How to Paint Pine Boards

Save
Knots in pine can bleed through paint.
Knots in pine can bleed through paint. (Image: wood boards texture image by starush from Fotolia.com)

Because pine is an inexpensive, easily-sourced wood, you can paint raw pine boards without guilt. While this offers endless possibilities for color and creativity, the knots in certain species of pine offer a unique challenge to the painter. Proper priming of your pine boards is critical to prevent the pine resin from bleeding through your final paint finish.

Things You'll Need

  • Paintbrushes (polyester or nylon for latex paint, natural-bristle for oil-based primer)
  • Paint
  • Stain-blocking primer
  • Sandpaper (180- or 200-grit)
  • Wood filler
  • Putty knife
  • Rags
  • Drop cloth, newspapers or cardboard
  • Sawhorses or other support
  • Mineral spirits

Prepare your work area. This includes protecting the floor and nearby furnishings and fixtures from paint accidents. Use newspapers, cardboard or a painter's drop cloth.

Set up sawhorses or another support for your boards. This allows you to easily paint the edges of the pine boards and catch any drips before they dry. You could use a stack of books to support the boards, if you don't mind painting low to the ground.

Fill any knot holes or other imperfections with a wood filler and a putty knife. Allow the wood filler to dry. Sand it smooth with 180-grit sandpaper.

Sand the entire raw wood surface using a fine-grit sandpaper (180- or 200-grit). This is a required step, even if you purchased pine boards that feel smooth. Sand in the direction of the wood grain to avoid scratching the wood. Remove all sanding dust with a tack cloth or damp rag.

Apply an oil-based stain-blocking shellac primer, using a natural-bristle paint brush. If there are a small number of knots in the wood, you can choose to prime only the knots. If there are many knots or other stains on the board that may bleed through your finish, prime the whole board. Use long, smooth strokes, starting with the edges of the board, and watch for any drips or runs. Allow the primer to dry fully, then apply a second coat of primer. Prime all surfaces you will be painting. This may mean you flip the boards over and prime the underside once the top side is fully dry.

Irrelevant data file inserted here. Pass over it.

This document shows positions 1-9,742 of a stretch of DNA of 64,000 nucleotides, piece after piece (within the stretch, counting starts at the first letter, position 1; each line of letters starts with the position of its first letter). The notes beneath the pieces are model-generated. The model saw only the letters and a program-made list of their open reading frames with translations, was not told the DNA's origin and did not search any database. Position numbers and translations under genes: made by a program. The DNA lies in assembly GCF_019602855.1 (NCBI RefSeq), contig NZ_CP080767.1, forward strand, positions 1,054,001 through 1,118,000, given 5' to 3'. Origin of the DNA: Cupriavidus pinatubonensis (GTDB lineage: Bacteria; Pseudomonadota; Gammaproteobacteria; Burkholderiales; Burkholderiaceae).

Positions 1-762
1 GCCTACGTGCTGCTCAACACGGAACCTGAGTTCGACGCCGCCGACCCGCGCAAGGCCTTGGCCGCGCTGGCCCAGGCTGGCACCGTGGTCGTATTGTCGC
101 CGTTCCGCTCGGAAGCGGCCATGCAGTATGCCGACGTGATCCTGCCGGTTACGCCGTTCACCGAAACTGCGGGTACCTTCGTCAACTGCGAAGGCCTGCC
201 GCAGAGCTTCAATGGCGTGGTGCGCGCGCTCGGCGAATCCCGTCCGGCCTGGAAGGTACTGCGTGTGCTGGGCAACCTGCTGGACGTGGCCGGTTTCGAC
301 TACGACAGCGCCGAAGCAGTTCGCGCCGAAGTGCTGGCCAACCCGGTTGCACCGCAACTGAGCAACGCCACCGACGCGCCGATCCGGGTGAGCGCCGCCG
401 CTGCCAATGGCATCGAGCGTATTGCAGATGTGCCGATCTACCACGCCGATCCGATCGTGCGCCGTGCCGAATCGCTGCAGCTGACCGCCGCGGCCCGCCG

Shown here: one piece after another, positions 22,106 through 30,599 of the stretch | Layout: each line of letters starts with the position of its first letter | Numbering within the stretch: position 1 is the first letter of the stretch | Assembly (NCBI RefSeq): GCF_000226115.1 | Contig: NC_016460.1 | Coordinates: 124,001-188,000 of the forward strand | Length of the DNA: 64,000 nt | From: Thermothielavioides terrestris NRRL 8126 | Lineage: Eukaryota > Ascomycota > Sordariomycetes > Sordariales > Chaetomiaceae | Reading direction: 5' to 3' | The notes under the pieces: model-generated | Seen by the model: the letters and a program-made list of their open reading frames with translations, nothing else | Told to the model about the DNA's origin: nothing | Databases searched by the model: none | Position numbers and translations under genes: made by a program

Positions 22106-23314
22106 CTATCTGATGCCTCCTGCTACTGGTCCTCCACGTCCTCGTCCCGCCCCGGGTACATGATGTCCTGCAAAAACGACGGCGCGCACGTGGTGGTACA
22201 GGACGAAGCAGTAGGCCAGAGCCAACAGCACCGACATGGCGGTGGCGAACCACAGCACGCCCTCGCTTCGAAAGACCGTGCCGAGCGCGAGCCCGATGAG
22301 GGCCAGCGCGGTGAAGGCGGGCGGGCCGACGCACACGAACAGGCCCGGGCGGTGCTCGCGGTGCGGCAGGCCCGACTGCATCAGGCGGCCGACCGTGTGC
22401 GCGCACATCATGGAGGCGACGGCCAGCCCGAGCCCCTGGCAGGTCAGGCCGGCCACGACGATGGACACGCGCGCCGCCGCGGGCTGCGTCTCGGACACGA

Clean your brush with mineral spirits, ensuring that all primer is gone from the bristles.

Sand the primed board with 180-grit sandpaper to ensure a smooth surface for the paint, since the primer will have raised the grain in the raw pine board. Remove all dust with a tack cloth or damp rag.

Apply a thin layer of paint, using a natural-bristle brush if you are using an oil-based paint and a polyester or nylon brush for latex paint. Start with the edges of the board, and always use smooth, long strokes. Allow the paint to dry. Flip the board over and paint the underside if necessary. Allow to dry. Repeat these steps for a second coat of paint. Allow the paint to cure before using your pine board.

Clean your brushes. Store or dispose of leftover primer and paint according to the directions on the can.

Tips & Warnings

  • Pine boards are very soft and will scratch and dent over time, affecting your final paint finish. Oil-based paints never stop curing, continuing to get harder and eventually brittle. Latex paints cure over a defined period of time, usually 14 to 30 days. Extend the life of a surface covered by latex paint by ensuring that the paint has fully cured before you use the boards. Check your paint can to confirm curing times.
  • Always paint in a well-ventilated area.
  • Do not use exterior paint for wood boards that will be used indoors or interior paint for exterior paint jobs.

References

Promoted By Zergnet

Comments

M
Is DIY in your DNA? Become part of our maker community.
Submit Your Work!